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If the sale is made before the lecture while the sellers are pa.s.sing through the audience the speaker should continue speaking of the book so as to sustain interest. There will be no loss of time making change if the right priced books are sold. 10c, 25c, 50c or $1 are right prices.
At a public meeting it is a mistake to try to sell a book at an odd price as 15c or 35c or 60c. The demand dies and the audience gets impatient while the sellers are trying to make change.
The speaker who endeavors to make a success of book-selling at his meetings will find his labors doubled. The larger his sales the greater his labors. On my last western trip I sold on an average half a trunk full of books at each meeting and I had no spare moment from the work of ordering by telegram and rushing around to express offices and getting the books to the meetings. But the rewards are great. My trips are always a financial success and the books I leave scattered on my trail do far more good than the lectures I delivered.
In concluding this series I will group several items of importance which did not suggest themselves under any previous head.
Gestures should be carefully watched, especially at the beginning, when future habits are in the process of formation. They should not be affected or mechanical like those of the child reciting something of which it does not understand the sense.
A good story is told of the old preacher who could weep at will and marked his ma.n.u.script "weep here;" but, on one unfortunate occasion, to the great consternation of his congregation, got his signals mixed, and wept profusely during a reference to the recent marriage of two of his parishioners.
Never allow your thumb and fingers, especially the thumb, to stick out from the palm at right angles like pens stuck in a potato.
Never work the forearm from the elbow "pump-handle" fashion, but always move the arms from the shoulders. Do not move the palms of your hands toward yourself as if you were trying to gather something in, mesmerist fashion, but always outward as is natural in giving something forth.
Cultivate a narrative style. History, poetry, and all forms of literature take their origin in the story-teller who once discharged all their functions. The so-called dry facts of science, well told, make a "story" of surpa.s.sing interest.
If young, let no man despise thy youth. Plunge boldly in, blunder if needs be, but do something; experiment with your theories. Let the veteran who has no sympathy with your crude efforts "go to pot." The lapse of years has made his early inflictions look to him like the masterpieces of Burke and Chatham.
Never slight a small audience. Do your best as though you had a crowded theater. If you speak listlessly to a small gathering in a town, depend on it next time you go there it will be still smaller.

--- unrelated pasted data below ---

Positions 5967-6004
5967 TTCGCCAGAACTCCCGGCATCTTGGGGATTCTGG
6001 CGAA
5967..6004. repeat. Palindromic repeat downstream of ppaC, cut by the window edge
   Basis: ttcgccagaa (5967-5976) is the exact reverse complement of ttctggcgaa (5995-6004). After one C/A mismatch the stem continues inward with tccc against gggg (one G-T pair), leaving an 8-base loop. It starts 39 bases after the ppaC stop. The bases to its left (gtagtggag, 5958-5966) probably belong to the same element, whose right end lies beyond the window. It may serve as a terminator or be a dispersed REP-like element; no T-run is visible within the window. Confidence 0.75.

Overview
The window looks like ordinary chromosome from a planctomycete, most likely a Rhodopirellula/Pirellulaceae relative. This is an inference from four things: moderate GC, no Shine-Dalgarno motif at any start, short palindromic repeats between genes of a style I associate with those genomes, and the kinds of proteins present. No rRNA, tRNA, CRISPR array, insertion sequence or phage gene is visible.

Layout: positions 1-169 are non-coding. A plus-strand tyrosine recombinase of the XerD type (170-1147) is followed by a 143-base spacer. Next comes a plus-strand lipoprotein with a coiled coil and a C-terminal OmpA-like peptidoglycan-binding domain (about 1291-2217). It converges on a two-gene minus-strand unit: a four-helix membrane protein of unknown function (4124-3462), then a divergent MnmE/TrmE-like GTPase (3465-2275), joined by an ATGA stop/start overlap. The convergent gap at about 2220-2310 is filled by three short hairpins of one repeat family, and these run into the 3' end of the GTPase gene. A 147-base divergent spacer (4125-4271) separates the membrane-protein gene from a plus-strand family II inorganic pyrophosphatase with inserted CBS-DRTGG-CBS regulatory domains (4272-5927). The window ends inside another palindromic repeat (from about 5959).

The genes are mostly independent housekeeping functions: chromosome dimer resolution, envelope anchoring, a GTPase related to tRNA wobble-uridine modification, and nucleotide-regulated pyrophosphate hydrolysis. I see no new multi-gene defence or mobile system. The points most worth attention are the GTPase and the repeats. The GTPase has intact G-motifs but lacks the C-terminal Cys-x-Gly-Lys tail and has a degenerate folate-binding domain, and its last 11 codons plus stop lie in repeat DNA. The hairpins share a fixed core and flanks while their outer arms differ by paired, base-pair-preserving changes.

Preserve your health and take especial care of your throat. The speaker who doesn't smoke has a great advantage, and when the throat is at all relaxed smoking should be eschewed. The most dangerous time to smoke is immediately after the close of a lecture. Then the cells are all exposed from recent exercise, and it is positively wicked to so abuse them with tobacco fumes when they have served you so well. It is equally wicked to scald them with "straight" liquor. Any speaker who persists in either of these habits will pay a heavy penalty. If these things must be done, at least wait an hour or two after speaking.
All this is just so much more true of street speaking as the throat is more exhausted by the louder tone.
When you have worked out your lecture, and are waiting for the hour to strike, test its merit by this question: Does it contain enough valuable information to make a distinct addition to the education of an average listener? If you cannot affirm this, whatever merits otherwise it may have, fundamentally, it fails. When the enthusiasm has worn off, your audience should be able to decide that, in its acquaintance with modern knowledge, a distinct step forward has been made. Anything else is building on sand.
Always be firm, positive, courageous. First get a mastery of the question, and then let your audience realize that you know what you are talking about. The great merit of a certain speaker of long ago, seems to have been that "he spake with authority." Remember truth is not decided by counting heads, and if you are correct, even though the majority, in some cases in your own audience, may be against you, they will be obliged eventually to come to your position. True, in the meantime you may be obliged to suffer a temporary eclipse, but this is one of the permanent possibilities of the career of the real teacher.
Weigh carefully, investigate thoroughly, consult the authorities, be sure of your ground and prepared to defend it against all comers, and then--
"Plunge deep the rowels of thy speech, Hold back no syllable of fire."